'At midnight the veil is the thinnest,'
you turned to me
in Halloween's torrential rain.
Us, feral creatures,
scuttled around the water tower
at the end of your street
friends for half our lives, sisters
caked in face paint
your mouth stitched shut with eye liner
black silks and nylon wigs
summoning Goddesses through your drunk fog
to put our lives straight
the way they were intended
where our men are new and committed
as the Bodhisattva.
The night we smoked opium in Denton
and dragged the dozy dealer to the porch
we fell asleep to your new folk boyfriend.
With the cassette well run
I heard his voice
murmuring hub and bub
from the coffee nook
in sync with your morning coos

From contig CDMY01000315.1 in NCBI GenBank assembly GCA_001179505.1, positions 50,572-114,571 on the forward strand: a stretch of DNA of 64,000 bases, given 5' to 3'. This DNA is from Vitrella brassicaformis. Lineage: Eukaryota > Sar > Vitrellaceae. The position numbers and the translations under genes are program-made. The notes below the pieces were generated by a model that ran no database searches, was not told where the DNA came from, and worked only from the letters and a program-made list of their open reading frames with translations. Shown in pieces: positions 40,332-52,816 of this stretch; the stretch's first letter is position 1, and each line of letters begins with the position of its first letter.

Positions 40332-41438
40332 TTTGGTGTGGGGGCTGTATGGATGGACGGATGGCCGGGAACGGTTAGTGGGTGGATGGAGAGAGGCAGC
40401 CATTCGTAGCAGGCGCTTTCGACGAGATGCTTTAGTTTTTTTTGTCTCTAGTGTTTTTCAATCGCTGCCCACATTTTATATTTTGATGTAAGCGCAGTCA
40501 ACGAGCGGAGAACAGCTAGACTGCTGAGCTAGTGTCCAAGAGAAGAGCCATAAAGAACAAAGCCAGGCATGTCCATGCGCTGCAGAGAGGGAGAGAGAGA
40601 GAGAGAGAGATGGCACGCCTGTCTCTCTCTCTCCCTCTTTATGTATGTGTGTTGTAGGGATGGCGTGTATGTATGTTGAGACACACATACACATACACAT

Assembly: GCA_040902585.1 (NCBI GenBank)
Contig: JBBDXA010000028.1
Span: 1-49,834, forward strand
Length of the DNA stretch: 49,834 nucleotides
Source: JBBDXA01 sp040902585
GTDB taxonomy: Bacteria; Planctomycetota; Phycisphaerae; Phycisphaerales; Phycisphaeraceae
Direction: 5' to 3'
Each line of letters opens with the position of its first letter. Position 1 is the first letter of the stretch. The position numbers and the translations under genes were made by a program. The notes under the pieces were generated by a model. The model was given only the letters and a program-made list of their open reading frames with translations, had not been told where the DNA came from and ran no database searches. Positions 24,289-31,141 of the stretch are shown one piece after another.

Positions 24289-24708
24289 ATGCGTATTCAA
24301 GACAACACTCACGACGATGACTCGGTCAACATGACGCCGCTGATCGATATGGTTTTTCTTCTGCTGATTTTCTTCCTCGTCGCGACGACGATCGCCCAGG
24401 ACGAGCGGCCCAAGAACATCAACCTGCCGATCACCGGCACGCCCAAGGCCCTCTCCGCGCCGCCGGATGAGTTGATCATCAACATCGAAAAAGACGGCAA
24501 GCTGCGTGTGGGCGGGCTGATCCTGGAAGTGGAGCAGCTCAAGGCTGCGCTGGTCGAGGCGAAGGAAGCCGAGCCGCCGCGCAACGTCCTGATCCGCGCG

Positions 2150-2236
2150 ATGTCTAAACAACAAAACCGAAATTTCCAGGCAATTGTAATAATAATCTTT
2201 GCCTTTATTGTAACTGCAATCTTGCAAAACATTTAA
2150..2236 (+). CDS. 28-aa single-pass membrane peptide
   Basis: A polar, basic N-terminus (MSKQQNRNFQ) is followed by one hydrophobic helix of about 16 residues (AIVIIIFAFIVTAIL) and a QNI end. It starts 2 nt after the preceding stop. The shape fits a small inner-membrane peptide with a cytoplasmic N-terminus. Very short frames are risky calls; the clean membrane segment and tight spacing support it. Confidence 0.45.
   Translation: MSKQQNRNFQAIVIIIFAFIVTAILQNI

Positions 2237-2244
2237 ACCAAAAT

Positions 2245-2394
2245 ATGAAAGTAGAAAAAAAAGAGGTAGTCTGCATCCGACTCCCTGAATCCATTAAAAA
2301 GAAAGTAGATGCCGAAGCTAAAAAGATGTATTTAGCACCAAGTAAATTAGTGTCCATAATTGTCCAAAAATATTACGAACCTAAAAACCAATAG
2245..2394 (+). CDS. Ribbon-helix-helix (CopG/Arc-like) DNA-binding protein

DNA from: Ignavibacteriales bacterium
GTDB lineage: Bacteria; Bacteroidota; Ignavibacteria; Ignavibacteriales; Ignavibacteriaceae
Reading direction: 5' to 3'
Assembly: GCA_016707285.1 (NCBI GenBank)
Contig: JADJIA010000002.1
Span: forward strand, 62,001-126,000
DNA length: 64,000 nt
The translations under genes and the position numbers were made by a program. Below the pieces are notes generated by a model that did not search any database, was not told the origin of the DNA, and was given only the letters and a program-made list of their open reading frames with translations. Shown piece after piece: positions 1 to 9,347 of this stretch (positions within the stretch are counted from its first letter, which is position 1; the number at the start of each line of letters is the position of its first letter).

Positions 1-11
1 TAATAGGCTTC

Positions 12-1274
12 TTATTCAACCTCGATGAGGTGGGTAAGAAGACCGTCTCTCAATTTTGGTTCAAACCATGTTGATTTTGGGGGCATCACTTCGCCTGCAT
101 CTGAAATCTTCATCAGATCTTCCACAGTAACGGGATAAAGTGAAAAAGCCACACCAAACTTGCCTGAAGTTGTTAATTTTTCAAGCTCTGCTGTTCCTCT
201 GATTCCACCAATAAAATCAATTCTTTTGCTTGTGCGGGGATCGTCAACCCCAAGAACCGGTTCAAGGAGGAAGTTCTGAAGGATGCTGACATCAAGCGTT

like small laughter
not the smacking spittle
of a dawning tongue.
Each morning the sun shot down
armfuls of its stuff
and each night we played that game
with our superpowers
which we tested in your car
in your parents' garage
when your roommate wasn't home
radiating the strata —
our favorites: cyan, chartreuse, malachite,
We were famous,
we were the Dead Kids.
Hecate, Sedna, Cerridwen and Persephone —
they've nursed us through the Madian phase
and they'll be there
when we're croning.
I felt them the night you were married
all of us reunited in your stepfather's limousine.
The rainbow lights
through the dark windshield.
The driver knew the way. I did not.
In the fuselage of booze sweat and gowns,
I asked, 'Is this the afterlife?'
'Yes,' you turned to me,
your grinning mouth
stitched shut with eye liner.